It has to be said that there is a noticeable amount of variability in the quality of the installations featured. I'm old enough and smart enough to suss out where it's just a matter of a lovely job let down by a mediocre photie, but on some of the images, the workmanship isn't quite showcase standard. Too many instances of crossed joints, bitty infill pieces, pointing of variable hues, and dodgy-looking lipping. This is a shame because it is NOT an issue with the product, but with the installation.

So why make such a fuss about it? Well, I believe that when you are one of the leading suppliers, there's an inherent responsibility to showcase best practice. When small detailing or construction errors are shown in the very best brochures from reputable companies, it allows the less-skilled and unskilled out there to claim that their own work is satisfactory because it shows it done that way in the brochure.

I accept it's unfair to pile this responsibility for standards onto manufacturers and suppliers, but in the absence of properly recognised and valued qualifications and a nationally acknowledged trade body, it is the Natural Pavings and other top suppliers to whom we look to show the way.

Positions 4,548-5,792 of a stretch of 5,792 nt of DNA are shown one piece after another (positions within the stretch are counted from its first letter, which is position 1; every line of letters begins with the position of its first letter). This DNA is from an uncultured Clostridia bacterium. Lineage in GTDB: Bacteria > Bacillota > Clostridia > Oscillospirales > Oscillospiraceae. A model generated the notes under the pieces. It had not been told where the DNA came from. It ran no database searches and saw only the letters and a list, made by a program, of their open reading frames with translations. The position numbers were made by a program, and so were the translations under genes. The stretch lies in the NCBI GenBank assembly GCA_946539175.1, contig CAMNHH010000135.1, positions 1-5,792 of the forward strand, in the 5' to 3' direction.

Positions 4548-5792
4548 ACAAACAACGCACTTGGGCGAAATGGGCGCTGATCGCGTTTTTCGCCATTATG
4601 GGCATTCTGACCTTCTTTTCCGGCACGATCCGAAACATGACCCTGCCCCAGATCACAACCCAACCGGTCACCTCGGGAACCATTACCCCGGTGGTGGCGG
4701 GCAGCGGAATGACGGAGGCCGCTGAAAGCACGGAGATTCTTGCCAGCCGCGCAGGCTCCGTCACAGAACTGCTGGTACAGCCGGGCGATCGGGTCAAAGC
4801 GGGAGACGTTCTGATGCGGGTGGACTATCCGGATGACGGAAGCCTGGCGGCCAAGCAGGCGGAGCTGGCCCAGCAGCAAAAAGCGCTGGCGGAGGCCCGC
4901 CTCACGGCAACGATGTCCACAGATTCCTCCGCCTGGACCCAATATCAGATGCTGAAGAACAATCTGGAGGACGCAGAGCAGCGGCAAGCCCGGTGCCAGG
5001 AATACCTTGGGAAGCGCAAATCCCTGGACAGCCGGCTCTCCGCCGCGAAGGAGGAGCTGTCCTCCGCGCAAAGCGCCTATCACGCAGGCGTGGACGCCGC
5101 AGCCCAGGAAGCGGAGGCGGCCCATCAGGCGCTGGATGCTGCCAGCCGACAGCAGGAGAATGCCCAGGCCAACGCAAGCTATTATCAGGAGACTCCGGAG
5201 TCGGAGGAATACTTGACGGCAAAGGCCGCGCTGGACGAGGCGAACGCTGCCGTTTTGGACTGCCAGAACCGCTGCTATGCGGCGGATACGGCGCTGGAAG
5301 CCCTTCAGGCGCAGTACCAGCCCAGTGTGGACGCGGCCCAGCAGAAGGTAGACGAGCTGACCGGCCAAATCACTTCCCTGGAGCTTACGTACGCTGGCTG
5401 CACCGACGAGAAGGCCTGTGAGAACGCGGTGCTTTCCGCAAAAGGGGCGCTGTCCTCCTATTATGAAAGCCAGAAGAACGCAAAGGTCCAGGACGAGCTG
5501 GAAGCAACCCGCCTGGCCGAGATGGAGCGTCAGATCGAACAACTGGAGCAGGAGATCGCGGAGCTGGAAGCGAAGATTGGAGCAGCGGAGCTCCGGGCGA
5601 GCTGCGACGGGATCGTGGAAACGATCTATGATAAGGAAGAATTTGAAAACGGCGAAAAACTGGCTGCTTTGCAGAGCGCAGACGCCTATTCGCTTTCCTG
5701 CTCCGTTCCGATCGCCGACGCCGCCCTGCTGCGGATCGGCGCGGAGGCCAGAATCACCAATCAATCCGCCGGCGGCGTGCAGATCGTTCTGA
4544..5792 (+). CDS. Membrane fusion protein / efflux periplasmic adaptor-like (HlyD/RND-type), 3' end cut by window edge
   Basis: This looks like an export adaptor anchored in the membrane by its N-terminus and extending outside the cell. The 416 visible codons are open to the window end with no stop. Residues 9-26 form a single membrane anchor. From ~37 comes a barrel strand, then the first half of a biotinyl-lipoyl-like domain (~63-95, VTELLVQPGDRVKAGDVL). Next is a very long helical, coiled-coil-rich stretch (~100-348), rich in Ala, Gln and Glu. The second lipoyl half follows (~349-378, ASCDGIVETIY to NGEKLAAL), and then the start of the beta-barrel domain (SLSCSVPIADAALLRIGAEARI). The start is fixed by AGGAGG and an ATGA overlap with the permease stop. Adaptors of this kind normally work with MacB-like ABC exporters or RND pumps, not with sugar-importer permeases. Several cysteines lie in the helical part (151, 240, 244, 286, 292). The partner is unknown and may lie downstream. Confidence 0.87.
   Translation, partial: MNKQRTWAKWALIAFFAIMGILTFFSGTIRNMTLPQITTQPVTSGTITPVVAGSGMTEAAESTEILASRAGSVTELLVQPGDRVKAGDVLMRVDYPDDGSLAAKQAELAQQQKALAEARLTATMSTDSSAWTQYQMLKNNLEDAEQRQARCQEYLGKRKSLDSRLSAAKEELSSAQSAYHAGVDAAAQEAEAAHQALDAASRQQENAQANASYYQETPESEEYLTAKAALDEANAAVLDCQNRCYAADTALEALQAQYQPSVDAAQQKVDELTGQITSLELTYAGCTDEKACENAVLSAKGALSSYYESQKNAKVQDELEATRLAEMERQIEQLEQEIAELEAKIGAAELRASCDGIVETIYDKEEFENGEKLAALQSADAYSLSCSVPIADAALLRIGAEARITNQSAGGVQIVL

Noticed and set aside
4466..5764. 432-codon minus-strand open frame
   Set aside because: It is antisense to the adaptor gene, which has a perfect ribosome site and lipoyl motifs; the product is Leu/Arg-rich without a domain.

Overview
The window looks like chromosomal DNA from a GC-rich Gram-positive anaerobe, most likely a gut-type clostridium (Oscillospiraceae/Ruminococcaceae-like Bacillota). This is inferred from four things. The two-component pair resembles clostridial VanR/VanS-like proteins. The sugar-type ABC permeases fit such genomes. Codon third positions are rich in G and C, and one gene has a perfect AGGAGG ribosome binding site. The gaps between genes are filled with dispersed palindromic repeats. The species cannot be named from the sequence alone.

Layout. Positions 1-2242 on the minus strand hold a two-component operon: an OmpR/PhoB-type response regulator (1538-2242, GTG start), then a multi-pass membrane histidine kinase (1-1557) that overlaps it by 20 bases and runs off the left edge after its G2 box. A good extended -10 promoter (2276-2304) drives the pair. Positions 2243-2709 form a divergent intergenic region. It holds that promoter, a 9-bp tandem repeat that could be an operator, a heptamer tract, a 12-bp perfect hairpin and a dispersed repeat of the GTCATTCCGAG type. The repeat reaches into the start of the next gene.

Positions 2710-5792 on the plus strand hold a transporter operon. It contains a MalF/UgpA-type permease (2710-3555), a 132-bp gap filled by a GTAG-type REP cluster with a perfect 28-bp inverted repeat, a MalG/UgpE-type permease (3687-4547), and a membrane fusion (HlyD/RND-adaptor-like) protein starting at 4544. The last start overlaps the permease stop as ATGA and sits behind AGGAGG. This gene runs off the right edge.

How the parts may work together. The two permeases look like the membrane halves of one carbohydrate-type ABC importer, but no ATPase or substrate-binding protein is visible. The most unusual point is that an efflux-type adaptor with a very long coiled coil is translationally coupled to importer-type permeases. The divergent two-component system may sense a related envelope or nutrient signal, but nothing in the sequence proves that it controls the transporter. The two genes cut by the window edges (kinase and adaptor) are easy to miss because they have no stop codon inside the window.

crossed joints
Lovely stone but too many crossed joints

Thankfully, many of these minor errors will slip by the vast majority of clients and not deter them from appreciating the fantastically wide selection and top-of-the market quality being provided by Natural Paving. Have no doubt: this is just about as comprehensive a selection of what is being used on the nation's patios and driveways as it is possible to see in a single volume.

brochure page

The brochure is more-or-less spot on as a sales tool. It contains all the information needed by clients and contractors alike, with ample photies of both products and inspirational ideas. It oozes quality and charm; it projects NP as a genuine top-of-the pile supplier; and it is a joy to share with clients. Watch their faces when you place it in front of them and they flick through, page by page, smiling with pleasure as they see the possibilities unfold before them. That's when you know it's a bloody good brochure!

Just why more companies don't take advantage of the obvious benefits proffered by a landscape format has always baffled me. I know there are additional production costs, but they're not astronomical. Some people say that a portrait format handles better, is less floppy, but let's be honest: how many people read these brochures unsupported? They are nearly always laid flat on a coffee table, design desk or even just someone's lap, and when you see what landscape format can do for the photies, you have to wonder "What's not to like?".

If you've not already got a copy, you're missing a huge treat. Everyone considering a natural stone patio, pathway or driveway this year really needs to look through this to get a full overview of the market. Contractors need it not just because it has some wonderfully inspirational ideas but mainly because it is a truly wonderful sales aid. I dare you: browse the Natural Paving 2013 brochure and try not to be impressed!

Obtain your own copy of the Natural Paving 2013 brochure